A new security startup launched today with an appliance that helps fill a gap that thus far has dogged the widespread adoption and implementation of virtualization -- the need for an automated, unified way to manage and secure the virtual infrastructure and ensure compliance.
Mountain View, Calif.-based HyTrust announced that on April 30 it will begin shipping the HyTrust Appliance, an all-in-one box that serves as a central point of control for the virtualization infrastructure. HyTrust, which has secured $5.5 million in Series A funding led by Trident Capital and Epic Ventures, came out of stealth mode today with some high-powered virtualization technology partners -- VMWare, Symantec, Cisco, and Citrix -- as well.
One of virtualization's big trade-offs is that the convenience and flexibility of streamlining apps and servers often leads to a loss of control and visibility into the environment, as well as the inability to ensure regulatory compliance. That has held back many organizations from going full-bore with virtualization.
"'Security' tools in virtualized environments are becoming less about pure security functions, like firewalls and IDP [intrusion detection and prevention], and much more focused on increasing the management and visibility of virtualization, and keeping pace with the velocity of change, configuration control, and compliance," says Christofer Hoff, an independent analyst and blogger. "HyTrust does so in a very elegant manner. Their approach is based on the old adage [that] you cannot manage that which you cannot see."
What's different about HyTrust's virtualization management and control approach is that it sits both physically and logically between the network and proxies all configuration requests -- in real-time, Hoff says. The closest thing thus far has been something like Catbird Networks' V-Security system, he says, which is more of a detection approach. "Catbird uses their [virtual] agent and a VM to tie into VMware's virtual center, and then when a change occurs, it can either alert or remediate -- like HyTrust's -- but theirs is really a reactive/detective approach since it is not inline."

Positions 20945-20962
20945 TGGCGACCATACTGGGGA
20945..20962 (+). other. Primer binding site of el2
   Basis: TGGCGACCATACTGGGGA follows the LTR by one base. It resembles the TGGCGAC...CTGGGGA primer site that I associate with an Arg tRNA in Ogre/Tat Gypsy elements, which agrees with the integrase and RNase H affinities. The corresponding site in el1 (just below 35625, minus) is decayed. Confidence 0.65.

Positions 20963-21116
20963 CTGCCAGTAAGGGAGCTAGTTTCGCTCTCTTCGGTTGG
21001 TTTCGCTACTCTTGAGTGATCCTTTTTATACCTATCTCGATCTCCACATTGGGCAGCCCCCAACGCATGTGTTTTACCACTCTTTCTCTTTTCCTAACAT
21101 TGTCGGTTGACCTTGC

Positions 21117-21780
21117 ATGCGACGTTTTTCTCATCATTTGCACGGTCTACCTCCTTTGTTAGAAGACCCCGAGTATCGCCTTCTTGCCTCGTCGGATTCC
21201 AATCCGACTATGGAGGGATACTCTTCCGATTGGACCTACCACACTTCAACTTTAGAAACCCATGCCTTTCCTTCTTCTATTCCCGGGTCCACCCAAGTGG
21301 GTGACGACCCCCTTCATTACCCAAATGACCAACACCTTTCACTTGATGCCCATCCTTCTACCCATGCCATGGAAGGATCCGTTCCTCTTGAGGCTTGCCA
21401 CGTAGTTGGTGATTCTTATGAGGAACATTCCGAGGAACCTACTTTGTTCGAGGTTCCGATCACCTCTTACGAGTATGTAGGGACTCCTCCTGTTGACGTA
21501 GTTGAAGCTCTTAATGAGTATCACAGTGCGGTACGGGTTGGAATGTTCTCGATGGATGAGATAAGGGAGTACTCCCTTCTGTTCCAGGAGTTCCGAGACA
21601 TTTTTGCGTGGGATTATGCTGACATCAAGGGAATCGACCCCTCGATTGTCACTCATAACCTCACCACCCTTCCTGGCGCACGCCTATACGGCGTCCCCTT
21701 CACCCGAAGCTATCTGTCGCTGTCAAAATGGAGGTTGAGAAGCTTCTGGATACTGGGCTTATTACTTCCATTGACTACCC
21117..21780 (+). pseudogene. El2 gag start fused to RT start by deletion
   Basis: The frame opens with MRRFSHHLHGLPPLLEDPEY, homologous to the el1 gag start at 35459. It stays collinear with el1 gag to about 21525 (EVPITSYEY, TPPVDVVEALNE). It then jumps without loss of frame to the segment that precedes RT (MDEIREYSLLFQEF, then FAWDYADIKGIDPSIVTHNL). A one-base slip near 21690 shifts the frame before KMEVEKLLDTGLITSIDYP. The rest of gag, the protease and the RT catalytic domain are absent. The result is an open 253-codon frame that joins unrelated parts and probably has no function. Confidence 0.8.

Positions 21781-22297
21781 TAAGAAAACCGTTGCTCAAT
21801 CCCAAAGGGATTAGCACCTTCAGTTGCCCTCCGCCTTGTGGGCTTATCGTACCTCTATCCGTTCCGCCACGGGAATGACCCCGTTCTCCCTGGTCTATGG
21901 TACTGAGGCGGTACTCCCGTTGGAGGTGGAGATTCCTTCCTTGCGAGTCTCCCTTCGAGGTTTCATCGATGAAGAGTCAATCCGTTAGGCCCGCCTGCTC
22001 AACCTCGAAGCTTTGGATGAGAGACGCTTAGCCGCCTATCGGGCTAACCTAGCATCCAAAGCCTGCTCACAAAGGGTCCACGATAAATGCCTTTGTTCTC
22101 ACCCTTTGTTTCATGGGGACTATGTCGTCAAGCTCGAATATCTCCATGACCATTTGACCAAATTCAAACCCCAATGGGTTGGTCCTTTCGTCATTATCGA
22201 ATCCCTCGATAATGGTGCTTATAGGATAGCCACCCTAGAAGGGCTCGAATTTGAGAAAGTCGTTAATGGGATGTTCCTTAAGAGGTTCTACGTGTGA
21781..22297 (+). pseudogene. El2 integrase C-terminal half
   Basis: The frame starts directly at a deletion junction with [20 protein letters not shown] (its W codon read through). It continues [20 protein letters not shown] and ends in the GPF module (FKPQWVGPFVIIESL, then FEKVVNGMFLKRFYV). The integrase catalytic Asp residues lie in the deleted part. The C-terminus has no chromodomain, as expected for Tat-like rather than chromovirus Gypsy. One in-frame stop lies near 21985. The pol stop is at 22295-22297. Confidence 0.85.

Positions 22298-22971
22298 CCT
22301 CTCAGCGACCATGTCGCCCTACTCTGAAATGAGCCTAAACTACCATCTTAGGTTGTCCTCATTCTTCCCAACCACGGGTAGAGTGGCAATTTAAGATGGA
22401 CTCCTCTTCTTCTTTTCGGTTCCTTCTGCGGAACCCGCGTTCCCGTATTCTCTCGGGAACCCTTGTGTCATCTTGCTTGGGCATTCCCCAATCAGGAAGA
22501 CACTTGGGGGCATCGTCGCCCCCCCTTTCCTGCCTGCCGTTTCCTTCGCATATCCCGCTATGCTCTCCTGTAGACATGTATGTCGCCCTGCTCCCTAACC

HyTrust's automated system also maps any requests to specific user roles by integrating with Microsoft's Active Directory system. And any logging can then be mapped back directly to a single user, Hoff says.
To date, many organizations have been struggling to manually manage their change control in virtual environments, says Eric Chiu, CEO of HyTrust. "They just can't keep up [using that approach]," he says. "This [technology] is a central point of control over a virtual infrastructure on part with a physical" network, including automation and integration with directory services.
Chiu says the company has about a dozen beta customers, including Stanford Hospital and Clinics, which had been holding back on virtualizing any systems that contained patient record information due to HIPAA worries. "After testing [our appliance], they believe they have the ability to have a more secure virtual infrastructure than in their physical infrastructure," Chiu says.
But the main risk with HyTrust's centralized approach is that it can also present a single point of failure, too, Hoff says.
Meanwhile, VMWare has provided HyTrust with its source code for integration purposes, and HyTrust will work with Citrix to support its XEN environment. (It currently supports only VMware VI 3.0x, ESX 3.0x or higher, and ESXi). Cisco and HyTrust will work together on integrating HyTrust's technology with its new UTS servers, and Symantec's Alteris group plans to "ultimately" include support for HyTrust in its products, Chiu says.
The enterprise version of the HyTrust Appliance is priced at $7,500 for the physical appliance and $3,000 for a virtual application license. An ESC host-protection license is $1,000 for a two-CPU host. HyTrust also plans to offer a free virtual appliance, HyTrust Appliance: Community Edition, later this month for small companies to automate virtualization. It supports up to three ESX hosts.
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Kelly Jackson Higgins is the Executive Editor of Dark Reading. She is an award-winning veteran technology and business journalist with more than two decades of experience in reporting and editing for various publications, including Network Computing, Secure Enterprise ... View Full Bio